How much of the Psychological pain causes Physical pain and vice versa with Fibromyalgia?

I saw an answer from a physician, but mine comes from personal experience from fibro (8 years and counting). It’s not a simple answer, unfortunately.

Fibromyalgia, for me, is a reactive condition. What that means for me is that I have a constant level of pain that is my day-to-day pain level. It’s usually somewhere about a 4 or a 5. If it’s a little lower, that’s a fantastic day, but I can survive with a 4 or a 5. However, when I hit certain triggers, that pain level spikes up.

My biggest spike at the moment is stress – I have quite a stressful job – and it will trigger my fibromyalgia and cause it to flare. This may mean that my pain level shoots up to a 7 or an 8 or even a 9. I usually lose my weekends to self-care and recovery, to try to get back to my 4 or 5 levels.

My other trigger is over-exertion, which unfortunately at the moment, is pretty much any sustained activity for over 30 minutes. The physical effort pushes me into a flare. These again are probably about the 7 or 8 levels.

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In pain, I’ll notice that my blood pressure and heart rate rise and my resting heart rate will be at least 10 bpm higher than it usually is. My BP will be on the worryingly high side. I can take my painkillers, and rest and relax as much as I can, but I have difficulty doing things like holding my body upright, and everything takes so much more effort.

I also get more emotional during flares because I’m beating myself up for being useless, relying on my partner for everything including helping me to take off my bra. Pain has an effect on the body that people don’t appreciate until they experience it and it goes away. It’s tiring. It’s depressing.

It’s horrible. And because of that, it’s easier to overexert yourself because you have less energy to do the things you would regularly do, which puts you in a flare, which further depresses you… It’s a vicious circle.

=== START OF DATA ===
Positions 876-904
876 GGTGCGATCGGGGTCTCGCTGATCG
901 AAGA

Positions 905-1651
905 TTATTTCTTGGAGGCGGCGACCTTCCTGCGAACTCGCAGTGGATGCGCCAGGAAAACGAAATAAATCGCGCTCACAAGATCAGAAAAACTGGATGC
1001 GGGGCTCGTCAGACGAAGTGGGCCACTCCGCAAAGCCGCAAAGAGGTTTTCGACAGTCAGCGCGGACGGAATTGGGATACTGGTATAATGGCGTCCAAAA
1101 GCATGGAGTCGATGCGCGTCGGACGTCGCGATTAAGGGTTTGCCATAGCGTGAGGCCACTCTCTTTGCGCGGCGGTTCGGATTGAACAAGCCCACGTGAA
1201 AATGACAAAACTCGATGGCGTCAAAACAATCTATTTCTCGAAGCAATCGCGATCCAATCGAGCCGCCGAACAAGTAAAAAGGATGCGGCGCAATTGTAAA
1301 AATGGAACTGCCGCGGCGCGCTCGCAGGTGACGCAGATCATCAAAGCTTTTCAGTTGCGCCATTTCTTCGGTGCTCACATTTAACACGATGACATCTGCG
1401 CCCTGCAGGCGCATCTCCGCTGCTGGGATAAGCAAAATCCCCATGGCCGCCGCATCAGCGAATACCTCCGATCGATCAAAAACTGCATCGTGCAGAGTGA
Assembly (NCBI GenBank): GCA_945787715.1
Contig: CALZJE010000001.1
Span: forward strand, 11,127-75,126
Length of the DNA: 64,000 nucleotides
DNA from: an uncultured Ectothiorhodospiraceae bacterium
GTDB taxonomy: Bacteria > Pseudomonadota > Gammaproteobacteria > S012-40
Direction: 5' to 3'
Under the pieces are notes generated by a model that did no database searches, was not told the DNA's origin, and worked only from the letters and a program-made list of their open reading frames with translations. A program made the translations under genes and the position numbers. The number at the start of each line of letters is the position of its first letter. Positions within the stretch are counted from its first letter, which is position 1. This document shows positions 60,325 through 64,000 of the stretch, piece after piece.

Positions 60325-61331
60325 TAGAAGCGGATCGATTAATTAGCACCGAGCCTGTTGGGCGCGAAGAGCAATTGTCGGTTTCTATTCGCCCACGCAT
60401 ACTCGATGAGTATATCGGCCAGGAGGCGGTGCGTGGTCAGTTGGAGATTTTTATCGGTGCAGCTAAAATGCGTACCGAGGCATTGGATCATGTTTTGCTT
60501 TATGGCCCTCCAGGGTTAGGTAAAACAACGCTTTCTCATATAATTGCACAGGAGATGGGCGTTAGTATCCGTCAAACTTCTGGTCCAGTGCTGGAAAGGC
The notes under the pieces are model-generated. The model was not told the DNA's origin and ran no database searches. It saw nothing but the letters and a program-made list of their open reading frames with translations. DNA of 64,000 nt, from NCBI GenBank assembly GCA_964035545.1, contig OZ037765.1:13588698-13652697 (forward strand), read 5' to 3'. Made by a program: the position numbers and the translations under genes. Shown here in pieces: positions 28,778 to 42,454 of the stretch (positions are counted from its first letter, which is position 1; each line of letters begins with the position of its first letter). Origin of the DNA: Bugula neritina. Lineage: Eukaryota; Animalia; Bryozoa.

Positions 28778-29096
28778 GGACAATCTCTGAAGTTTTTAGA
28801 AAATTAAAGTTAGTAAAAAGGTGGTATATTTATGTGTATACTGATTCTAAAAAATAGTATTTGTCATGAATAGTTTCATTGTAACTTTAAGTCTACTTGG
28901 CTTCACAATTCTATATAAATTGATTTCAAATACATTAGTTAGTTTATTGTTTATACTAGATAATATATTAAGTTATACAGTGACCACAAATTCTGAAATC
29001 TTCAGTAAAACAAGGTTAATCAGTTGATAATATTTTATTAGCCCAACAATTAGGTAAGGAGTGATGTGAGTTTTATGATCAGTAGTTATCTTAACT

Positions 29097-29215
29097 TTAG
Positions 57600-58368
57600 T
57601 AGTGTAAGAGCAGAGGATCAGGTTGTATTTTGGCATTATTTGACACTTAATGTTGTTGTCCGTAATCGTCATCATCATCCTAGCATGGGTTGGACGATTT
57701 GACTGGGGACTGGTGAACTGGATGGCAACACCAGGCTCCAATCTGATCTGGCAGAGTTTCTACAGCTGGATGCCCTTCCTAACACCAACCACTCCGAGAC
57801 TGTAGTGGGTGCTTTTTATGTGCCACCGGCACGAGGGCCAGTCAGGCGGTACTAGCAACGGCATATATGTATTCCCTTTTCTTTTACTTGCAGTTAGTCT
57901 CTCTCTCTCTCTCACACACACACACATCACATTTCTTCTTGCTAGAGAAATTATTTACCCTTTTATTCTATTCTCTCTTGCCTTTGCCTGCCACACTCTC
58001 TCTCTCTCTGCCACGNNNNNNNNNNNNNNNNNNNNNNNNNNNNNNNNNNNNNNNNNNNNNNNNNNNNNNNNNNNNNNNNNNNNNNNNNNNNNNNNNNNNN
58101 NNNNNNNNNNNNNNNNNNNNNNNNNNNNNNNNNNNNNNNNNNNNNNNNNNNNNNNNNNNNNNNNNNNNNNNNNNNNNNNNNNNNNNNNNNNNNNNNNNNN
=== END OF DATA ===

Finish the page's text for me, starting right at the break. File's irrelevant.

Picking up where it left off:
I wish that there were more research on fibromyalgia, on the cause and treatments that aren’t huge doses of painkillers. I wish that the opioid epidemic wasn’t making it difficult for people who have a genuine need to get their medications. But it all adds up, unfortunately.

There are theories out there – and I’m basing this on some “opinions” that I’ve had from medical and alternate therapy practitioners, so your mileage may vary – to say that fibromyalgia is a reaction to trauma at some point in your life; physical or psychological.

I once attended a lecture where a woman claimed that it traced back in her life to her parent’s divorce at age 4 and the excessive shouting that took place then. I got told that it’s my body locking up and locking me in, and the only way to combat it was to spend £75 a week for a professional massage, by a doctor whose wife was a professional masseuse and would I like a card and a referral? I’ve been told it just happens.

I don’t have a truth to share on that. I don’t recall a specific trigger for myself. I know that the diagnostic pressure points have always hurt. I remember being surprised when I was told that normally, they don’t hurt people – it’s just pressure for normal people. It’s never been that way for me. I don’t remember a time when I wasn’t in some sort of pain, but it definitely got worse after the age of 25.

I thought I was broken until I got my diagnosis, but when we moved surgeries, I lost the doctor who was actively helping me to deal with it and started having to fight for my condition to be recognized and treated.

I have so far found one medication that helps, but my last doctor would not prescribe it because one of the side effects was weight gain. Lady, I’m already fat, but my fat a$$ can’t do anything about it if I cannot move because I am in levels of pain that you’ve never had to deal with.

So, for fibromyalgia, we live, we survive, we rest, we fight and we do what we can in a body that seems some days to actually hate us.

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